Doctor veterinarian at clinic with a dog

What You Need to Know about Vaccinating Your Dog

Dr Amelia Bunker, Resident Veterinarian - Knose Pet Insurance

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Dr. Amelia Bunker

Dr. Amelia Bunker (BVSc), our resident veterinarian at Knose, blends her passion for animal care with her expertise in veterinary science. Her journey from mixed practice clinics to insurance expert motivates her dedication to animal welfare, both in her professional role and as a pet owner.

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Healthier and happier pets are vaccinated and have access to excellent care. Dog vaccinations not only protect puppies during their first few years of life, but they are the best way to ensure your dog lives a long and more satisfying life.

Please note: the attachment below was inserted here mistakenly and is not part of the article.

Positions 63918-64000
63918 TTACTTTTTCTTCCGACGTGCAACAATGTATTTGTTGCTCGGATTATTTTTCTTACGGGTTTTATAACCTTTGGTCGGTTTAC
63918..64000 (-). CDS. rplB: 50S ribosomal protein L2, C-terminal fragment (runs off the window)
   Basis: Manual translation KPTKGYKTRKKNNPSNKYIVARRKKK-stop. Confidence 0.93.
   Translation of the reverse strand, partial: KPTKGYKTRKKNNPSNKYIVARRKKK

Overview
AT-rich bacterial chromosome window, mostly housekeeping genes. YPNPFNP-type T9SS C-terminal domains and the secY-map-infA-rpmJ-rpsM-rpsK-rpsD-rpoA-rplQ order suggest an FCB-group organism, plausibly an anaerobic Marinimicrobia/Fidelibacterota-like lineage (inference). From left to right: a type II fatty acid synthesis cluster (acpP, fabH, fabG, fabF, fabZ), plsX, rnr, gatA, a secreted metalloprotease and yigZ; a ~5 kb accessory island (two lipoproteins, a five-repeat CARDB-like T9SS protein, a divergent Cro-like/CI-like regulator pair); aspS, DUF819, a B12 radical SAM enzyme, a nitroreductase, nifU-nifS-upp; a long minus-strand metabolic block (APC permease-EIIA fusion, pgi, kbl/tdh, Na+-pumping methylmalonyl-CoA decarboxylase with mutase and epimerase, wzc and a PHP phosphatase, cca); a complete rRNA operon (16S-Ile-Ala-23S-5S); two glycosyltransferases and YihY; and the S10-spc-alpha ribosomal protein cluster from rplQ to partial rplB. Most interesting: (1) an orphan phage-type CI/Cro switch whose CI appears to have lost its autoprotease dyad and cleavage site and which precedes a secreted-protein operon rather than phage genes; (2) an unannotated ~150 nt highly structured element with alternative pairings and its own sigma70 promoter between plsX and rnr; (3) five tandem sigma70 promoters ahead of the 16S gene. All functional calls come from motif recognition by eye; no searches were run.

Many pet parents today are making smarter and more proactive choices by opting for pet healthcare wellness plans that include dog vaccinations.

Vaccination Schedules for Puppies and Adult Dogs

The thought of endless vaccination schedules for your pets can be daunting. Not only can it be difficult to figure out which vaccinations are necessary, but also no pet parent wants their pets to undergo any discomfort unless it is absolutely needed. 

In this article, we’ll help you make sense of your dog’s vaccination needs and schedules so you can make the best choice for you and your dog. Visit your local vet for a more precise vaccine scheduled. 

For puppies, the following schedule for vaccinations is recommended to protect against canine distemper virus, canine adenovirus, canine parvovirus and canine cough (parainfluenza and bordatella bronchiseptica):